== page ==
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A few weeks ago, my company blocked Adobe Reader due to an unpatched security issue. However, we recently moved one of our computers to a project that didn't require access to the corporate network, and IT gave us the green light to override Group Policy and re-enable Adobe Reader.

However, this is something we've been unable to achieve. We've tried the following (in no particular order), all to no avail:

  1. Ran the program as administrator

  2. Renamed the program (the blocking is likely signature-based)

  3. Deleted registry.pol

  4. Changed the value of "Start" in HKEY_LOCAL_MACHINE\CurrentControlSet\services\gpsvc to "4" (to prevent group policy from applying, even though it's no longer on the corporate domain)

  5. Checked SRP settings under Local Security Policy - nothing was there

  6. Checked AppLocker settings under Local Security Policy - nothing there either

  7. Incidentally, I found a few registry keys with descriptions referring to Adobe Reader being blocked. I deleted all of them, but it didn't help.

  8. Changed the permission settings of the program

  9. Re-installed Adobe Reader

  10. Update: cleared existing Group Policy objects

Is there anything I missed, short of doing a clean install?

Update: I was able to track down the Group Policy update that's supposed to block Adobe Reader (using another computer). But the change in the registry.pol file is "HKLM\Software\Policies\Microsoft\Windows." Doesn't make much sense...

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Since you're possibly even contemplating a complete reinstall of the OS, is there some specific reason you want to use only Adobe Reader and no other alternative? – Karan Dec 12 '12 at 3:35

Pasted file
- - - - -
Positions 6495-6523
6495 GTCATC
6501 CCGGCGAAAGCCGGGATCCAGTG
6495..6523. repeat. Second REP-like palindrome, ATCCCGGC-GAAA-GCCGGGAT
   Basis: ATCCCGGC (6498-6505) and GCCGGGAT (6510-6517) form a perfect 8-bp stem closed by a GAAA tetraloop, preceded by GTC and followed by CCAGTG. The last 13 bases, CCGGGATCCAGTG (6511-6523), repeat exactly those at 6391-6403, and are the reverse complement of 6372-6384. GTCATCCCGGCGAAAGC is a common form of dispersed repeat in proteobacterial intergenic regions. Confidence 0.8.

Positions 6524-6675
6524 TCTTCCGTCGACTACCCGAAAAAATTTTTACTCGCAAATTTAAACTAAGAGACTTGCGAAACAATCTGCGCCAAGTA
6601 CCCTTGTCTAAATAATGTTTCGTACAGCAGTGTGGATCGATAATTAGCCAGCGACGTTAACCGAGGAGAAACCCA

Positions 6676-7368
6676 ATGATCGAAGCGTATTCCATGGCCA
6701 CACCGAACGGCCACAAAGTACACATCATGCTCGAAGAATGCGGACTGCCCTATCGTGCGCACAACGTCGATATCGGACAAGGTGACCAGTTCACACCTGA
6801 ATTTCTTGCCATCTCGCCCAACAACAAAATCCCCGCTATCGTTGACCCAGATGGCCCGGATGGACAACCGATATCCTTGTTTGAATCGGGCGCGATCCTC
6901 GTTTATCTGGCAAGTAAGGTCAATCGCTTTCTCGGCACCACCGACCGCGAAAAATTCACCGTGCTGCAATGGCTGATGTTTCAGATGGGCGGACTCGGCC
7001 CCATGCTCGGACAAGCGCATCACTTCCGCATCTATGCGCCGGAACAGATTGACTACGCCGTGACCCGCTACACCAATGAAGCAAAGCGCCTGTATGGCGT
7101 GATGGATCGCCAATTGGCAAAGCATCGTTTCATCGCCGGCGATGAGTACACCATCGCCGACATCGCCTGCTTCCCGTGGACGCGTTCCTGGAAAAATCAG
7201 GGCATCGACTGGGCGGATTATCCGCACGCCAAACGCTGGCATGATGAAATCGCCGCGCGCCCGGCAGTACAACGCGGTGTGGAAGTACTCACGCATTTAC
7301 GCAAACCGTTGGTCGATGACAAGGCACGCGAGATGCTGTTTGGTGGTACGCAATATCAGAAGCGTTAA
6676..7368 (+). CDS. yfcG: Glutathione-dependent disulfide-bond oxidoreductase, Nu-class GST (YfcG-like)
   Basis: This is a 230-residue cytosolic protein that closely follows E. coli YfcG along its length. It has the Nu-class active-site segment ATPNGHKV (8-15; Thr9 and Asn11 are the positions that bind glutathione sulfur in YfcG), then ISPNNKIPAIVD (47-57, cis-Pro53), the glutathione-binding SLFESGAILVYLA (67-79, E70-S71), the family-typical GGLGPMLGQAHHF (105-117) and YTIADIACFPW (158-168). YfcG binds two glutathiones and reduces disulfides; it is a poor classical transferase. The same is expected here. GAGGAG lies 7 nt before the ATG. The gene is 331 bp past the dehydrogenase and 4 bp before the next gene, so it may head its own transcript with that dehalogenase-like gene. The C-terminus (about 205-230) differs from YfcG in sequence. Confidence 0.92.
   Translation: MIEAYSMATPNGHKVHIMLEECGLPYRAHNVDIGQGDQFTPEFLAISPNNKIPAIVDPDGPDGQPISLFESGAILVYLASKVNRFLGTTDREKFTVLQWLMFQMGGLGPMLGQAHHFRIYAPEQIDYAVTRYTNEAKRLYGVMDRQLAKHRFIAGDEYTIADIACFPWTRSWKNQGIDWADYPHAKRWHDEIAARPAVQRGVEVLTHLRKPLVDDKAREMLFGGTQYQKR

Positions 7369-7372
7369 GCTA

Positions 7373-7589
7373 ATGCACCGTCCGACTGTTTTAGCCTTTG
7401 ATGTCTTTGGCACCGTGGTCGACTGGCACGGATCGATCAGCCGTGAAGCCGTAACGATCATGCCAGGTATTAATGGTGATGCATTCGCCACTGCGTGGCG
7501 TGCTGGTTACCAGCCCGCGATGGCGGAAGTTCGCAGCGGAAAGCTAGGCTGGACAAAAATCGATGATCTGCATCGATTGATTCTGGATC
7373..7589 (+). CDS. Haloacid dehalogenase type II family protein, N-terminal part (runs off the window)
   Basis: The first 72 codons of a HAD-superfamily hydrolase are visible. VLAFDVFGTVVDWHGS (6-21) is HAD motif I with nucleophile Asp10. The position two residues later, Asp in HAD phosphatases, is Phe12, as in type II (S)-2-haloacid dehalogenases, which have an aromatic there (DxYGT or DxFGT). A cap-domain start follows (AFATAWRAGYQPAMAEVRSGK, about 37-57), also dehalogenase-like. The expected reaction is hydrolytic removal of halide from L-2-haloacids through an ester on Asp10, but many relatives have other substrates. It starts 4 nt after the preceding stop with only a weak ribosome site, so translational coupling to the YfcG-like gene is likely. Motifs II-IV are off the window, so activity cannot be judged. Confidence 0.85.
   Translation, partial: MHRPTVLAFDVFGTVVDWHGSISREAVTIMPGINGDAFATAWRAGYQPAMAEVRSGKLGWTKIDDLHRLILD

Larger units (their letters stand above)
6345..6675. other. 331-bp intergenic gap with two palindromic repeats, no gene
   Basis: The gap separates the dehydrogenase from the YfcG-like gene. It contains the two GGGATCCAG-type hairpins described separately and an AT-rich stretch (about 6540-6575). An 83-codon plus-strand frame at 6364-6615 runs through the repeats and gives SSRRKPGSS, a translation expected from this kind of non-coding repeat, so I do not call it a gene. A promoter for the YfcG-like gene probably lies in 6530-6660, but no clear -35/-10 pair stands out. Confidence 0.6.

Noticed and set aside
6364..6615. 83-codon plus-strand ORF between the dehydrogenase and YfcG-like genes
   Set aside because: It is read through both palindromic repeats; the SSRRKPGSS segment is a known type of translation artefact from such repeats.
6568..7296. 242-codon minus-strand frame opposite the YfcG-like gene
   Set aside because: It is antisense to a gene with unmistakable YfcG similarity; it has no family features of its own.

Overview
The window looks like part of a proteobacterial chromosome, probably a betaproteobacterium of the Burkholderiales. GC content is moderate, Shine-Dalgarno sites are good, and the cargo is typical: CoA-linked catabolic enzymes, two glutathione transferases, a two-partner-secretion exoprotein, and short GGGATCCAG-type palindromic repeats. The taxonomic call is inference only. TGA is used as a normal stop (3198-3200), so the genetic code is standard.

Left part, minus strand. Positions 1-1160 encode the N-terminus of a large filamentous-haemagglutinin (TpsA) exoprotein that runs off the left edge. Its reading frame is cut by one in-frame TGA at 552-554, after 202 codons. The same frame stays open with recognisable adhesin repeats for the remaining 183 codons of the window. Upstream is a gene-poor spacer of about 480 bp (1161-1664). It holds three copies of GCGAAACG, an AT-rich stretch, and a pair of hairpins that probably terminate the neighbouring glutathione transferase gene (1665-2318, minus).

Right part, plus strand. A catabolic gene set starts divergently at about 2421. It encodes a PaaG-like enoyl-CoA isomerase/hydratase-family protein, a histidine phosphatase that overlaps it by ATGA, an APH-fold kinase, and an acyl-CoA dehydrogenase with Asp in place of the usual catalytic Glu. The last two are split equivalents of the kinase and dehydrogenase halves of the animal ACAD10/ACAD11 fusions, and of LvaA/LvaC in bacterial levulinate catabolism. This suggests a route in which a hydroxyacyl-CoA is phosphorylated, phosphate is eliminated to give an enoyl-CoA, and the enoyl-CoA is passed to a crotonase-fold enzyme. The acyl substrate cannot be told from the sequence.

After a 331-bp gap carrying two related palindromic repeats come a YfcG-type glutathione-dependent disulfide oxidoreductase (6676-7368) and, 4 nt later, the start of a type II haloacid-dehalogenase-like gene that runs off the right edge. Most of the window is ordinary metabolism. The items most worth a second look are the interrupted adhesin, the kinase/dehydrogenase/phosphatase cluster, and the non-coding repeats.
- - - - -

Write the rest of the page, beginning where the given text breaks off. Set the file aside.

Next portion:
If your IT department gave you permission to re-enable Adobe Reader, is there any chance they would be willing to describe exactly what they did to block it? – William Jackson Dec 12 '12 at 3:53
FoxIt for the win. – Joel Coehoorn Dec 12 '12 at 4:19
Also, can you be more descriptive of what failure looks like? What errors do you see when trying to start or install the program? – Joel Coehoorn Dec 12 '12 at 4:20
It's a tricky situation. Normally, we would just have IT come over. But due to the confidential nature of our work, we aren't really supposed to let other groups into our labs, and IT is no exception. As such, they can only give instructions. Considering that the computer is no longer on the corporate network, they can't really use Remote Desktop either. I guess we could take the computer to IT, but it's kind of a hassle as it's a desktop. For the record, here's the message: "This program is blocked by group policy. For more information, contact your system administrator." – Danny Chia Dec 12 '12 at 16:53

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